Column: Chaos at the Champions Dinner: Where to sit?

AUGUSTA, Ga. (AP) Jordan Spieth wants to be sure he is fully prepared at the Masters this year.

That starts when he takes off his golf shoes Tuesday and puts on his green jacket.

In a tradition that dates to 1952 when Ben Hogan hosted a dinner for all previous winners at Augusta National, the ”Masters Club” is as exclusive as it gets. The defending champion serves as the host, selecting the menu and sitting at the head of the rectangular table next to Ben Crenshaw and Masters chairman Fred Ridley.

Hosting is the easy part.

It’s what happens the following year that causes so much consternation.

Where is one supposed to sit?

There are no instructions. There is no seating chart, no stylish name placards. One year after hosting the dinner, Spieth was stumped.

”I didn’t know where to sit,” he said. ”And what was awkward about it was I figured that everyone had their seat. I didn’t want to sit in someone’s spot in between two people who are used to sitting next to each other. I’ve got to do work ahead of time so it’s not awkward.”

Zach Johnson came to the rescue last year by pulling Spieth over to the seat next to him, and perhaps that was from experience.

Johnson hosted the dinner in 2007, and the next year he walked into the dining area next to the Champions Locker Room and was lost until Larry Mize and Bernhard Langer took him aside and sat with him.

Spieth wasn’t the only former champion Johnson helped.

”I didn’t know what to do,” Bubba Watson said. ”There’s no rules. So I looked at Zach and said, `What am I supposed to do?’ He didn’t know what to do either, and he was a veteran. He said, `Just sit by me.’ He sat down and I sat right beside him. So now I just say, `Zach, where are you sitting?’ And I let him eat the food first. Don’t tell anybody, but I eat a burrito before I show up to dinner. Just to make sure.”

Sergio Garcia was the host Tuesday night and had Spanish lobster rice and his wife’s tres leches cake on the menu. He won’t need any instructions on where to sit. Next year might be an issue, though he could always gravitate toward Jose Maria Olazabal and Angel Cabrera.

Tiger Woods was no exception to the confusion. His first time at the Masters Club dinner when he wasn’t the host was in 1999, the year his friend Mark O’Meara was the defending champion. Woods sized up the situation and found a quick solution.

”I just sat next to Freddie (Couples),” he said.

Woods said while there are no instructions, there are subtle suggestions.

”And certain people sit in certain parts of the room, and that’s the way it’s been since the `60s and before that,” he said. ”I have my spot.”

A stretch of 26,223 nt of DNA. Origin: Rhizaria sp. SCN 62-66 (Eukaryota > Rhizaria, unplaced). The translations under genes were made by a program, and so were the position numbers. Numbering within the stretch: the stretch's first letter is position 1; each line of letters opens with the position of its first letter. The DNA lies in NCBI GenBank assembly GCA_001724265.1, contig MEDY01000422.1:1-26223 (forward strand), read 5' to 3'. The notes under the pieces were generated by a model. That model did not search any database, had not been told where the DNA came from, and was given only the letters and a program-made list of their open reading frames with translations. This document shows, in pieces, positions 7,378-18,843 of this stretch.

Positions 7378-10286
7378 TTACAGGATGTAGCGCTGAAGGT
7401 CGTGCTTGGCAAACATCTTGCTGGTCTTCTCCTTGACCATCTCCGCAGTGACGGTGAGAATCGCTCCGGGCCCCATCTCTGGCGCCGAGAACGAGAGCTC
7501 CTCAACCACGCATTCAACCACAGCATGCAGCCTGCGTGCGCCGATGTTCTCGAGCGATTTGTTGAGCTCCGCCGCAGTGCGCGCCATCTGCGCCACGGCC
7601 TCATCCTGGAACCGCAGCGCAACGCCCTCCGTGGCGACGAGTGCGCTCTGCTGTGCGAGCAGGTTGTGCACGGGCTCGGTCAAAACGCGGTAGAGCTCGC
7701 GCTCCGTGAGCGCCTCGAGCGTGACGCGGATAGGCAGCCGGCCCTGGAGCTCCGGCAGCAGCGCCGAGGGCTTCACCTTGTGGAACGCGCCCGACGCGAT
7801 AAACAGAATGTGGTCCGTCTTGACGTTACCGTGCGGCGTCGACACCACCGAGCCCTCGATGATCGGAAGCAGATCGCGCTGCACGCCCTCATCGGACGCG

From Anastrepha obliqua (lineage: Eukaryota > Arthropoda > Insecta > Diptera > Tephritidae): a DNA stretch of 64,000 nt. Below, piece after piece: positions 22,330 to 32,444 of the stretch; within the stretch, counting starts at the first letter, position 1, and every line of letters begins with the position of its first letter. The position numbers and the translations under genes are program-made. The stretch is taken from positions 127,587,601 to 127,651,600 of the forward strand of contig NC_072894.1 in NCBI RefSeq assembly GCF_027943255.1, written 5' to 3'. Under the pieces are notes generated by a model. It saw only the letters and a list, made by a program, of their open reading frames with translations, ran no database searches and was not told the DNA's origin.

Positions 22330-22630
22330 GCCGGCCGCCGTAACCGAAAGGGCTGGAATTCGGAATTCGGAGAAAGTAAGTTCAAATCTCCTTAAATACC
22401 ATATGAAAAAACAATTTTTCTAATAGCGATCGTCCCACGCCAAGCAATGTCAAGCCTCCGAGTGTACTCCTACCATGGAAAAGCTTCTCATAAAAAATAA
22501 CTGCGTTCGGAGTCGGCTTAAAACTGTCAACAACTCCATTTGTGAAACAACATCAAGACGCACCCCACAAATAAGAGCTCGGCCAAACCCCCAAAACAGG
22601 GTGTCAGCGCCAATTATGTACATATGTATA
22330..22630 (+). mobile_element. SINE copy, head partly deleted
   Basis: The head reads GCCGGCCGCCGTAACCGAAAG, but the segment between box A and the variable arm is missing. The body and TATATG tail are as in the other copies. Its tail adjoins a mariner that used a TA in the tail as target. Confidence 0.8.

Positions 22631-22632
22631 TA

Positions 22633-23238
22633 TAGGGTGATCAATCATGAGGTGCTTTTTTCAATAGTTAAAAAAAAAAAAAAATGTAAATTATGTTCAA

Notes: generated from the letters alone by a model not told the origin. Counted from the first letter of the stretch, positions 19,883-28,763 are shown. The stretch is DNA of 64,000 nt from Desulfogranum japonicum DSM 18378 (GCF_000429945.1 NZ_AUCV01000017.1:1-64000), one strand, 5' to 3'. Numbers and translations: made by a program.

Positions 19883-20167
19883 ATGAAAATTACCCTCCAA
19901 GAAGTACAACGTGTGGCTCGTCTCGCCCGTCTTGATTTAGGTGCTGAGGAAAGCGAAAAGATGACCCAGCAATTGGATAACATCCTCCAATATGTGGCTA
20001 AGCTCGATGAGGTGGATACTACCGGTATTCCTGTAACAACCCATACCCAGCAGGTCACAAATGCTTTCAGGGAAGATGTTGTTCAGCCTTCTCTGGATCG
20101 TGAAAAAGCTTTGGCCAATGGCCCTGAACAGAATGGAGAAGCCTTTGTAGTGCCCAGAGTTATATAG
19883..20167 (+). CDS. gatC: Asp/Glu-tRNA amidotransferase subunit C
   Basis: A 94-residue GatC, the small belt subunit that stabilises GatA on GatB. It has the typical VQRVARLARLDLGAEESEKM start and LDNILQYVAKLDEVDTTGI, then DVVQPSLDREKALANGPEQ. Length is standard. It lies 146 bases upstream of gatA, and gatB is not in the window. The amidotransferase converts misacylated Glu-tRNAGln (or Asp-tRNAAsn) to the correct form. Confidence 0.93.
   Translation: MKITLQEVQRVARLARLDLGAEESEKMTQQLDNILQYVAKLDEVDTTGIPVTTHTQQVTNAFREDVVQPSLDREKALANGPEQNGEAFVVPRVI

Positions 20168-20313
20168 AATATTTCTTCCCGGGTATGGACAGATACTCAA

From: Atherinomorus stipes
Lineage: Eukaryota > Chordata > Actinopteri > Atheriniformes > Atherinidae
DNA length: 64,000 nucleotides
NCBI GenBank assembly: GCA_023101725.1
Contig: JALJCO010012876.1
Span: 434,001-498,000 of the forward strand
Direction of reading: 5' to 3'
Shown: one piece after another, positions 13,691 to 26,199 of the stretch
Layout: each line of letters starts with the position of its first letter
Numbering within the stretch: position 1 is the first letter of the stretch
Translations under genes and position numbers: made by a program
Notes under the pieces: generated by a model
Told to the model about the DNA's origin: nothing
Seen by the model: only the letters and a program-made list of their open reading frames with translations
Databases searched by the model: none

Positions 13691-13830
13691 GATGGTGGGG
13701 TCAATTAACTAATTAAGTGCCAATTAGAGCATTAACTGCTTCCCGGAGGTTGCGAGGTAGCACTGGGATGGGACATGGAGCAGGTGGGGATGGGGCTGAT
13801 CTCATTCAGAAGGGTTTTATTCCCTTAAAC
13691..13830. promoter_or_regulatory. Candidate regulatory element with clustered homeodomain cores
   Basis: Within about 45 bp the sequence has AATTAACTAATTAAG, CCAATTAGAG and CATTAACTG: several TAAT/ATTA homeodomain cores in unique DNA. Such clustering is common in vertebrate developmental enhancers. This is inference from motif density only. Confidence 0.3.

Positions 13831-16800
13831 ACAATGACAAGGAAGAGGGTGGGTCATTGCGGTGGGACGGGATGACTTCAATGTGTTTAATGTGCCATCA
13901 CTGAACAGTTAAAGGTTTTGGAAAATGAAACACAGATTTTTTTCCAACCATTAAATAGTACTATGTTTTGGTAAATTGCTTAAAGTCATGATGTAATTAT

Woods said he is in an area with Jack Nicklaus, O’Meara, Couples and Raymond Floyd. One year he was next to Nicklaus and Arnold Palmer, a trio that accounted for 14 green jackets among them.

Phil Mickelson apparently likes to move around. And he likes to talk.

O’Meara recalled one year when Mickelson sat across from them and was throwing barbs at Woods, who was sending them right back at Lefty. Palmer was sitting near Woods, though his hearing wasn’t great.

”Phil is talking about the greens and Arnold says, `Who is that talking loud at the end of the table?’ We told him it was Phil. He said, `Tell him to shut up.”’

Nick Faldo preferred to sit next to Sam Snead, who died in 2002 and was renowned for his stories, not all of them repeatable.

That mantle apparently has been passed.

”You know where Phil is because he’s the one telling all the stories,” Spieth said.

There is room for sentiment, especially in the final years of Palmer, who died in September 2016. Woods said as difficult as it was to go to the dinner last year when he wasn’t playing in Masters, it was even tougher the year before when he and Nicklaus had to help the King to his seat.

Spieth was the host that year.

”Guys were telling stories with him there and he was tearing up,” Spieth said. ”And then after he had passed, and it was back to more Arnold stories.”

There is a simplicity to the Masters Club. Only the champions are invited – no family – the exception being the chairman, who is an honorary guest. The menu has ranged from leg of lamb (Ian Woosnam) to Yorkshire pudding (Danny Willett) to fish and chips (Faldo) to cheeseburgers and milkshakes (Woods in 1998).

The defending champion is welcomed into the club by getting an inscribed gold locket in the form of the Club emblem.

Any formality is gone when it’s time to eat.

”There are no names on the table,” O’Meara said. ”It’s a free-for-all.”

Spieth thought back to high school – that was only five years ago – and the way teenagers invariable form cliques.

”It’s like if a teacher says you can sit wherever you want,” Spieth said. ”It’s human nature you end up sitting in the same spot. That’s what happens there.”

And that’s why he plans to prepare ahead of the dinner.

”I’ve got to work ahead of time so it’s not awkward,” Spieth said, pausing to smile before adding, ”and I’m going to watch Danny Willett feel really awkward.”